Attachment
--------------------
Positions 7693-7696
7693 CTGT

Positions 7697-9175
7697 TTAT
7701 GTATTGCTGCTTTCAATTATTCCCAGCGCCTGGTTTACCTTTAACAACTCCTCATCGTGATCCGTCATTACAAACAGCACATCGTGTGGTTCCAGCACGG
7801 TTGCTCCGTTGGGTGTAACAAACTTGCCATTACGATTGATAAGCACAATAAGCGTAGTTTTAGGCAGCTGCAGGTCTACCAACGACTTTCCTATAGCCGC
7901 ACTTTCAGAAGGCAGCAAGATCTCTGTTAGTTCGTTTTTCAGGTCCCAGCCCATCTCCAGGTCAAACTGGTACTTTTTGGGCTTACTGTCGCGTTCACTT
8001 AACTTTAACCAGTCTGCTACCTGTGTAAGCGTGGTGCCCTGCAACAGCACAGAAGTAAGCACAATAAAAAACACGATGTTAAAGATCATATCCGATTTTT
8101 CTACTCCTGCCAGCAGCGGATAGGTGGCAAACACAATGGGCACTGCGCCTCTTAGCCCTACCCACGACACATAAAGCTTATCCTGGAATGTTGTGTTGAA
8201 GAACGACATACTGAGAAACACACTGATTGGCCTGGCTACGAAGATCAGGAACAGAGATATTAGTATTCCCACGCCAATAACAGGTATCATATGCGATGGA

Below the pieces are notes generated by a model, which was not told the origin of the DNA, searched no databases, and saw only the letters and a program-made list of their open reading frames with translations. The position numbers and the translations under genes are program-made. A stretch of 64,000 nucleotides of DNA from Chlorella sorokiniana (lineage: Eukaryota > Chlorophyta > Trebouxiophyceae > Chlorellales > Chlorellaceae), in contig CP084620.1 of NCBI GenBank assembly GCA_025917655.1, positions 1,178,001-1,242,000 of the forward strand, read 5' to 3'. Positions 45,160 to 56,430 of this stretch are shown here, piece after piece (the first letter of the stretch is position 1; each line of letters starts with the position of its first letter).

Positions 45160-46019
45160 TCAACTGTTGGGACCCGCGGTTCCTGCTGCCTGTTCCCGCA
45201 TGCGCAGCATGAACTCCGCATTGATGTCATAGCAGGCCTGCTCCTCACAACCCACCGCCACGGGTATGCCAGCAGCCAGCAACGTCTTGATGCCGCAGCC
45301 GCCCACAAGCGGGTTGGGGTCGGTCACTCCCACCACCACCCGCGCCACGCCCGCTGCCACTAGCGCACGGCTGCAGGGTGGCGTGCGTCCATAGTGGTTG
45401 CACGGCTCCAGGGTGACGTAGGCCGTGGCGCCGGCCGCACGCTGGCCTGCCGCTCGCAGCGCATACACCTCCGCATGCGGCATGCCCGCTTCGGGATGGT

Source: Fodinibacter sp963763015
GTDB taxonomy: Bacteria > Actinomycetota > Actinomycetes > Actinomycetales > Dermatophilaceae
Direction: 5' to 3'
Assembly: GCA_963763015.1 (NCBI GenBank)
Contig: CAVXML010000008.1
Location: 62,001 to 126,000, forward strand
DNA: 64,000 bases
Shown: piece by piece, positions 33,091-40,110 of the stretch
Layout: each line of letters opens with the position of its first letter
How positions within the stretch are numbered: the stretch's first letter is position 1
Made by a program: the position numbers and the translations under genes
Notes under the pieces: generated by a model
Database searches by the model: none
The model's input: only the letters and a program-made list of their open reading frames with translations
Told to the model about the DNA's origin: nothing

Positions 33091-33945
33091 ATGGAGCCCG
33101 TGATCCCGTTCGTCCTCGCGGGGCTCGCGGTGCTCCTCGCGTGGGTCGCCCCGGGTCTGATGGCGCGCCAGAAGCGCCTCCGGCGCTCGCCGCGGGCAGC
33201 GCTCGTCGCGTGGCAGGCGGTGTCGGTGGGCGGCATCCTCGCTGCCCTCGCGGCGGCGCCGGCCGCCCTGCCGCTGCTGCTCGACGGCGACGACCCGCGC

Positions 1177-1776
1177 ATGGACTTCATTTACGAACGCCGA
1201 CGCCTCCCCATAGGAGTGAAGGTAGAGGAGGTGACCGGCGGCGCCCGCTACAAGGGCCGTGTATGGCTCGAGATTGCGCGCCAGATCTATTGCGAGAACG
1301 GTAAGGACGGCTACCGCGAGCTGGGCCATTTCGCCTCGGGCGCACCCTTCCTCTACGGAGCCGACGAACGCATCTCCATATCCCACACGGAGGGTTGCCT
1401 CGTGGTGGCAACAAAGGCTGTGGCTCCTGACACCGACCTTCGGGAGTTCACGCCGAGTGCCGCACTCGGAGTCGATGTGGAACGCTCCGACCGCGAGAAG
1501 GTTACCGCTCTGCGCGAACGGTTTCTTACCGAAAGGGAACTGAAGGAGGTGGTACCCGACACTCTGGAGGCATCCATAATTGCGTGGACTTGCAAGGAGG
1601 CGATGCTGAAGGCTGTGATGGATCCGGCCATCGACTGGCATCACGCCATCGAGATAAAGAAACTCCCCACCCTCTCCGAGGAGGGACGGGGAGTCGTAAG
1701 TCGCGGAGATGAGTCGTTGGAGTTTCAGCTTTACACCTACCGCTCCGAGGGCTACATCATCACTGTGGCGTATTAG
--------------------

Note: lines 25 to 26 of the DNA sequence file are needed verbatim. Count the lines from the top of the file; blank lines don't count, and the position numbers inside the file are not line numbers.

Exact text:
Layout: each line of letters opens with the position of its first letter
How positions within the stretch are numbered: the stretch's first letter is position 1